Feeds

Sony off the hook for killing Linux on PS3

Insufficient evidence against it, says Judge

High performance access to file storage

A federal judge has fully dismissed a class-action lawsuit brought against Sony over the electronics giant's decision to axe "Other OS" support from its PlayStation 3 console.

US District Court Judge Richard Seeborg granted a request by Sony to dismiss the case under the Computer Fraud and Abuse Act because there were insufficient facts to hold the company liable, CourthouseNews reports.

"The dismay and frustration at least some PS3 owners likely experienced when Sony made the decision to limit access to the PSN service to those who were willing to disable the Other OS feature on their machines was no doubt genuine and understandable," Seeborg said in his ruling.

PS3

Those were the days...

"As a matter of providing customer satisfaction and building loyalty, it may have been questionable."

But "as a legal matter... plaintiffs have failed to allege facts or articulate a theory on which Sony may be held liable," he concluded.

A complaint seeking class-action status on behalf of all PS3 owners was filed in April 2010. It claimed that the disabling of the PS3's OtherOS option violated a raft of civil laws, including those for breach of warranty, unfair competition and computer fraud.

Sony had touted the feature, which allowed users to run Linux and other software on their consoles, in interviews and presentations, but later dropped it after a hardware hacker discovered how to exploit OtherOS to jailbreak the PS3.

Proceedings were effectively concluded in February, but plaintiffs were granted leave to amend their complaint.

Recently, Sony included a clause in its new Terms of Service, which waived user's rights to bring class-action lawsuits against the company. Laws here prevent such restrictions being put in place in the UK, though. ®

Combat fraud and increase customer satisfaction

More from The Register

next story
This time it's 'Personal': new Office 365 sub covers just two devices
Redmond also brings Office into Google's back yard
Oh no, Joe: WinPhone users already griping over 8.1 mega-update
Hang on. Which bit of Developer Preview don't you understand?
Microsoft lobs pre-release Windows Phone 8.1 at devs who dare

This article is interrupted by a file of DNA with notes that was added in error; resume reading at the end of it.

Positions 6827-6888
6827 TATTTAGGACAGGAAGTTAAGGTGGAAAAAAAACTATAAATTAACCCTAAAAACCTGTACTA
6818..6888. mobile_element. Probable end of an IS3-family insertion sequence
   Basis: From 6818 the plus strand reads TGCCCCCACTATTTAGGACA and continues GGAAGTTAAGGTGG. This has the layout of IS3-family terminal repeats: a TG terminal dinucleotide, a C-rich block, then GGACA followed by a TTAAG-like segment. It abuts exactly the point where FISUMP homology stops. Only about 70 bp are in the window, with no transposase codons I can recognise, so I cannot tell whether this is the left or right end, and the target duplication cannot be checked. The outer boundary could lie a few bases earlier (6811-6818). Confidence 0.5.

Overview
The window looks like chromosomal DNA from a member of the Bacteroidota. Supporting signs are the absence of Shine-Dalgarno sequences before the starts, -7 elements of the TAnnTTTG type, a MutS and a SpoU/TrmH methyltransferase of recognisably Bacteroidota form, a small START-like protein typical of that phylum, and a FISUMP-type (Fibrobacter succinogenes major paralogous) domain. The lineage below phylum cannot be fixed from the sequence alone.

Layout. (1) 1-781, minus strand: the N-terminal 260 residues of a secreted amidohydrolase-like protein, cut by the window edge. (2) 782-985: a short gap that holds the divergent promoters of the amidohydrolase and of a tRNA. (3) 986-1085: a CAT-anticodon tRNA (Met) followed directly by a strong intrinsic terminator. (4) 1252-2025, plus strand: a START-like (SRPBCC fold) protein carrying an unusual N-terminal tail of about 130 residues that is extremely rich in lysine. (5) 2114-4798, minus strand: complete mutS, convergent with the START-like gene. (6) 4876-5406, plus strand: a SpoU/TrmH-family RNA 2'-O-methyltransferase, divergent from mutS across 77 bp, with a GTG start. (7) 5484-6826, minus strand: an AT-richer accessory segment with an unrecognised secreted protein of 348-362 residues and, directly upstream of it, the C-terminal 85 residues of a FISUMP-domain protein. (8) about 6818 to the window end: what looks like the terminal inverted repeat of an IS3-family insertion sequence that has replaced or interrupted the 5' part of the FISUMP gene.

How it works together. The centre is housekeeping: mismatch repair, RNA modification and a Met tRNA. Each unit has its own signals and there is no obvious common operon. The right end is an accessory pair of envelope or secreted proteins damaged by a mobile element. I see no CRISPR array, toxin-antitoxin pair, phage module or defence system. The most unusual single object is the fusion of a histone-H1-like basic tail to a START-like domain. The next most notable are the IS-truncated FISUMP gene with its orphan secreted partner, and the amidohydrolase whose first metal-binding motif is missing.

App makers can load it before anyone else, but if they do they're stuck with it
Half of Twitter's 'active users' are SILENT STALKERS
Nearly 50% have NEVER tweeted a word
Internet-of-stuff startup dumps NoSQL for ... SQL?
NoSQL taste great at first but lacks proper nutrients, says startup cloud whiz
Ditch the sync, paddle in the Streem: Upstart offers syncless sharing
Upload, delete and carry on sharing afterwards?
New Facebook phone app allows you to stalk your mates
Nearby Friends feature goes live in a few weeks
Microsoft TIER SMEAR changes app prices whether devs ask or not
Some go up, some go down, Redmond goes silent
Batten down the hatches, Ubuntu 14.04 LTS due in TWO DAYS
Admins dab straining server brows in advance of Trusty Tahr's long-term support landing
prev story

Whitepapers

SANS - Survey on application security programs
In this whitepaper learn about the state of application security programs and practices of 488 surveyed respondents, and discover how mature and effective these programs are.
Combat fraud and increase customer satisfaction
Based on their experience using HP ArcSight Enterprise Security Manager for IT security operations, Finansbank moved to HP ArcSight ESM for fraud management.
The benefits of software based PBX
Why you should break free from your proprietary PBX and how to leverage your existing server hardware.
Top three mobile application threats
Learn about three of the top mobile application security threats facing businesses today and recommendations on how to mitigate the risk.
3 Big data security analytics techniques
Applying these Big Data security analytics techniques can help you make your business safer by detecting attacks early, before significant damage is done.